What do you have to do to not be eligible for promotion in official Washington?
I've always thought it was a mistake for the administration not to pursue prosecutions for the torture regime. It seems like a bad idea for a powerful nation to ignore war crimes. You have to assume that it could blow back on it some time in the future. But since we now know that the presidency is largely a ceremonial position without any power to shape the debate, affect legislation or influence the military industrial complex, it's clearly awfully tough to do anything at all. Best stick to nice pictures with foreign leaders and leave it at that.
However, even those who view the office as nothing more than a symbol of leadership would have to grant that the president surely has the discretion not to promote the people who signed off on the war crimes. And yet:
Previously undisclosed Justice Department e-mail messages, interviews and newly declassified documents show that some of the lawyers, including James B. Comey, the deputy attorney general who argued repeatedly that the United States would regret using harsh methods, went along with a 2005 legal opinion asserting that the techniques used by the Central Intelligence Agency were lawful.
That opinion, giving the green light for the C.I.A. to use all 13 methods in interrogating terrorism suspects, including waterboarding and up to 180 hours of sleep deprivation, “was ready to go out and I concurred,” Mr. Comey wrote to a colleague in an April 27, 2005, e-mail message obtained by The New York Times.
For the life of me I cannot figure out what institutional impediment is forcing the president to do this one. I'm sure there must be something. Otherwise one would have to assume that he is rewarding someone who gave a legal opinion that waterboarding is legal and sending a signal far and wide that the only thing that will cause you any trouble is talking to the press about it.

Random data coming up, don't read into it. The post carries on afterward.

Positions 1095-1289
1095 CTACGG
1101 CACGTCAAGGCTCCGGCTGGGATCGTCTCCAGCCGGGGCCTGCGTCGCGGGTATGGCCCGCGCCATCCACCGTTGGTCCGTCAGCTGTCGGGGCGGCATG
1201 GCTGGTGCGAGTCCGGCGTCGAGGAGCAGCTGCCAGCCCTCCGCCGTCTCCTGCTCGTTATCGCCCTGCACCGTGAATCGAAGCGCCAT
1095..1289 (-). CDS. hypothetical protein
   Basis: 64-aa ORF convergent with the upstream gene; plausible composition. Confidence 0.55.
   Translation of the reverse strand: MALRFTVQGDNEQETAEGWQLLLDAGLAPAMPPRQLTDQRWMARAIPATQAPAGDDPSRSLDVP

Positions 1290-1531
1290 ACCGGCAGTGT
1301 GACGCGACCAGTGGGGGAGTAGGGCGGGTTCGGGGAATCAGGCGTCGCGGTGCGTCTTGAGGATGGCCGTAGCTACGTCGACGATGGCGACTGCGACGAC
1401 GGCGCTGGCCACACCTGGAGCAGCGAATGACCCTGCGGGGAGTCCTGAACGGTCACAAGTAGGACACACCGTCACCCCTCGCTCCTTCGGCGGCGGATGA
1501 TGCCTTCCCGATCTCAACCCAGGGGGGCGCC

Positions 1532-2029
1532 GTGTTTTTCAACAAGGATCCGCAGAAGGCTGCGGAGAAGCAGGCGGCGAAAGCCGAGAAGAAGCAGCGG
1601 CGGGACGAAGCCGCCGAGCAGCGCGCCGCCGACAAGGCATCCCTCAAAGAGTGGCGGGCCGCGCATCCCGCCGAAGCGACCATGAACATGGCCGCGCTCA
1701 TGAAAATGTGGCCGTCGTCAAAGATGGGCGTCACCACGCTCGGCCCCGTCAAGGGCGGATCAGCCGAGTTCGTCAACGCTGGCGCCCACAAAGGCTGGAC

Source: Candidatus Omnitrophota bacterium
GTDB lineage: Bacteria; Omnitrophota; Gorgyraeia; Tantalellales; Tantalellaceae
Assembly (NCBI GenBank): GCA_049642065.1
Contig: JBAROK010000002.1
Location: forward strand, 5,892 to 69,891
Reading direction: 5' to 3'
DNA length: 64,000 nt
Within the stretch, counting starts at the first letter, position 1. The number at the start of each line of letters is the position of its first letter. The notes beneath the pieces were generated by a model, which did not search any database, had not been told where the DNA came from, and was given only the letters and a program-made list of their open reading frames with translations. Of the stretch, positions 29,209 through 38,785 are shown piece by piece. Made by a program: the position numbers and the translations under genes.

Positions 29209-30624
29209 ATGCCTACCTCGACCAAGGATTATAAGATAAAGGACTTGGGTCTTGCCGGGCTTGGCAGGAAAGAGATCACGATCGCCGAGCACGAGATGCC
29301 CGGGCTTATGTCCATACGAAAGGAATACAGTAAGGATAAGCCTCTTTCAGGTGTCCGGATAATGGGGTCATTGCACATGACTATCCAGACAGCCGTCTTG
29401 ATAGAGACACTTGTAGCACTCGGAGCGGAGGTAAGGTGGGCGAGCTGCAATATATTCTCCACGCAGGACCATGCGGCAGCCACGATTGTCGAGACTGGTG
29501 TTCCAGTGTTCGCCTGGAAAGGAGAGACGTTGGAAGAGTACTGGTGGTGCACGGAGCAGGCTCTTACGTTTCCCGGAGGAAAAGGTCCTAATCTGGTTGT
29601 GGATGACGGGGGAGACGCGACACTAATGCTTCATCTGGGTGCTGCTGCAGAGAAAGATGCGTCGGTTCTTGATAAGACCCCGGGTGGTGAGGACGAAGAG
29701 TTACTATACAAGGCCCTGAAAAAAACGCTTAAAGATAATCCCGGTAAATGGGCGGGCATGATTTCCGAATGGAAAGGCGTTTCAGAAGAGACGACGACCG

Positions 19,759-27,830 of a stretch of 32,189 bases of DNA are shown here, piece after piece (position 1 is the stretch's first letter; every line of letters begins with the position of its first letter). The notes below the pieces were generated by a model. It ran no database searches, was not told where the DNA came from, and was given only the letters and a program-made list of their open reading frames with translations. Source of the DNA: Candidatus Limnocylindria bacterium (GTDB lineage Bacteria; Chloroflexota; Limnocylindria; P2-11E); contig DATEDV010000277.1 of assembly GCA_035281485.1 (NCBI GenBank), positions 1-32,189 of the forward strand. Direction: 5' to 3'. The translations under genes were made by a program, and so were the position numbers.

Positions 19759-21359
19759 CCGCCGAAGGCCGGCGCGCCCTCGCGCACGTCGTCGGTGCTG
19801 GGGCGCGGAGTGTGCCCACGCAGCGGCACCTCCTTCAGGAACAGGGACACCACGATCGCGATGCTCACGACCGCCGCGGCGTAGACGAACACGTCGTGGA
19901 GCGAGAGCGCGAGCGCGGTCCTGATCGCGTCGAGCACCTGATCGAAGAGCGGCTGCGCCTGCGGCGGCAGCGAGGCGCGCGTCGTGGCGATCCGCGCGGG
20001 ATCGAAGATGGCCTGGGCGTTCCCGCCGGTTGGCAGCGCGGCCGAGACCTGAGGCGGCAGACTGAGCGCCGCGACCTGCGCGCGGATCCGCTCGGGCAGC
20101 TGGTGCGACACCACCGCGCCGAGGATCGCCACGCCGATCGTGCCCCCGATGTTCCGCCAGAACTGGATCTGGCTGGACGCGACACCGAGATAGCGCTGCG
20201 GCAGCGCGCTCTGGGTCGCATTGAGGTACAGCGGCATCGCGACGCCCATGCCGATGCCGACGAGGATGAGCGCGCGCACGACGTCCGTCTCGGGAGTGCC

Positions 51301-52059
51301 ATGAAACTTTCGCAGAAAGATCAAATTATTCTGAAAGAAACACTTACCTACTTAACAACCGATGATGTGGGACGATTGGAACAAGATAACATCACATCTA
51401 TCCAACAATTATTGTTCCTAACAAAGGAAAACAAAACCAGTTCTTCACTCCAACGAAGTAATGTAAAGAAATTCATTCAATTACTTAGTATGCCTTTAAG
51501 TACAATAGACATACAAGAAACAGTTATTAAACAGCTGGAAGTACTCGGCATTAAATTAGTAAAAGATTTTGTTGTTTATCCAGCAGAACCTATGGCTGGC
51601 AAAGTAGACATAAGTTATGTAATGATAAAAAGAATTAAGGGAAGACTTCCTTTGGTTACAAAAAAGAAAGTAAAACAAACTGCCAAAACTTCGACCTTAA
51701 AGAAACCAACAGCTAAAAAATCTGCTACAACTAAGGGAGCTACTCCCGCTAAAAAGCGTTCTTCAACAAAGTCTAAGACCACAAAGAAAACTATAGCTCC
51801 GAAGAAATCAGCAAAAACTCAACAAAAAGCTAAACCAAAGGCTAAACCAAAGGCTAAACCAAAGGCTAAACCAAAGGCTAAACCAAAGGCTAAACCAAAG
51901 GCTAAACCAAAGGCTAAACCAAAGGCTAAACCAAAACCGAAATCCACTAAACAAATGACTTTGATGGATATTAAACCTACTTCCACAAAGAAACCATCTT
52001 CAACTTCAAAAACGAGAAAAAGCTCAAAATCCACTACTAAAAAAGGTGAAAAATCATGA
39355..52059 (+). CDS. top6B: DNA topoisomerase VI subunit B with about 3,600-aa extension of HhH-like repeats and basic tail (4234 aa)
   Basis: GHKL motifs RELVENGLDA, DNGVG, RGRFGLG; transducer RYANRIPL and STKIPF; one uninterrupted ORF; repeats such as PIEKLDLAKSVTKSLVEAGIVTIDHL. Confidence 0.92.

Now it is true that Comey also warned that it would look bad in the future and that some of the stuff was just "awful." But he signed off anyway and he stuck around. The second part of his complaint (that it was "awful") remains true. The first is obviously not a problem. After all, he himself is being promoted with a hugely important job despite his involvement with the regime. Official Washington must not think it looks bad after all.
Now his legal opinion, however spurious, that waterboarding doesn't constitute torture, probably isn't a firing offense. He clearly didn't think it met the legal definition at the time. But it is torture, by any common sense definition of the word. He had personal, moral choices when this came down. And made the wrong ones.
I find it hard to believe that the administration couldn't find even one qualified person in the government who didn't take part in Bush's torture regime. Indeed, while obviously nobody ever wanted to "look in the rearview mirror" and pursue this, I would have thought it was important to make sure that anyone who had agreed to it had at least reached the top post he would ever reach in government. But I guess even that "punishment" was too much to ask.